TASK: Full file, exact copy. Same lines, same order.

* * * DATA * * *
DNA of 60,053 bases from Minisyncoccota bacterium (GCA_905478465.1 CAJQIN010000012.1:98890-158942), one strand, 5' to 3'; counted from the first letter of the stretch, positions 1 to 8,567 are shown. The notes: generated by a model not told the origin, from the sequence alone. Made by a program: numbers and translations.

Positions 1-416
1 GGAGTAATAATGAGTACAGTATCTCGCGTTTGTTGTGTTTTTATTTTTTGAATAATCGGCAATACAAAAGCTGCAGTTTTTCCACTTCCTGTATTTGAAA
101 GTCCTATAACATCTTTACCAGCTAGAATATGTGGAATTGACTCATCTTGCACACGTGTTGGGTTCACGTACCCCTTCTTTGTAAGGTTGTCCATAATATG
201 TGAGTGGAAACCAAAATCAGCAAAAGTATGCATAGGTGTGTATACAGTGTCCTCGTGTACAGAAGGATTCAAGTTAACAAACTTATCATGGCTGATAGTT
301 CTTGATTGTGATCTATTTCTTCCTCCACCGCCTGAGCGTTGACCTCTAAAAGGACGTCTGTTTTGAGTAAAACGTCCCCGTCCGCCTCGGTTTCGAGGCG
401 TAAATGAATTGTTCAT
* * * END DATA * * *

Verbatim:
DNA of 60,053 bases from Minisyncoccota bacterium (GCA_905478465.1 CAJQIN010000012.1:98890-158942), one strand, 5' to 3'; counted from the first letter of the stretch, positions 1 to 8,567 are shown. The notes: generated by a model not told the origin, from the sequence alone. Made by a program: numbers and translations.

Positions 1-416
1 GGAGTAATAATGAGTACAGTATCTCGCGTTTGTTGTGTTTTTATTTTTTGAATAATCGGCAATACAAAAGCTGCAGTTTTTCCACTTCCTGTATTTGAAA
101 GTCCTATAACATCTTTACCAGCTAGAATATGTGGAATTGACTCATCTTGCACACGTGTTGGGTTCACGTACCCCTTCTTTGTAAGGTTGTCCATAATATG
201 TGAGTGGAAACCAAAATCAGCAAAAGTATGCATAGGTGTGTATACAGTGTCCTCGTGTACAGAAGGATTCAAGTTAACAAACTTATCATGGCTGATAGTT
301 CTTGATTGTGATCTATTTCTTCCTCCACCGCCTGAGCGTTGACCTCTAAAAGGACGTCTGTTTTGAGTAAAACGTCCCCGTCCGCCTCGGTTTCGAGGCG
401 TAAATGAATTGTTCAT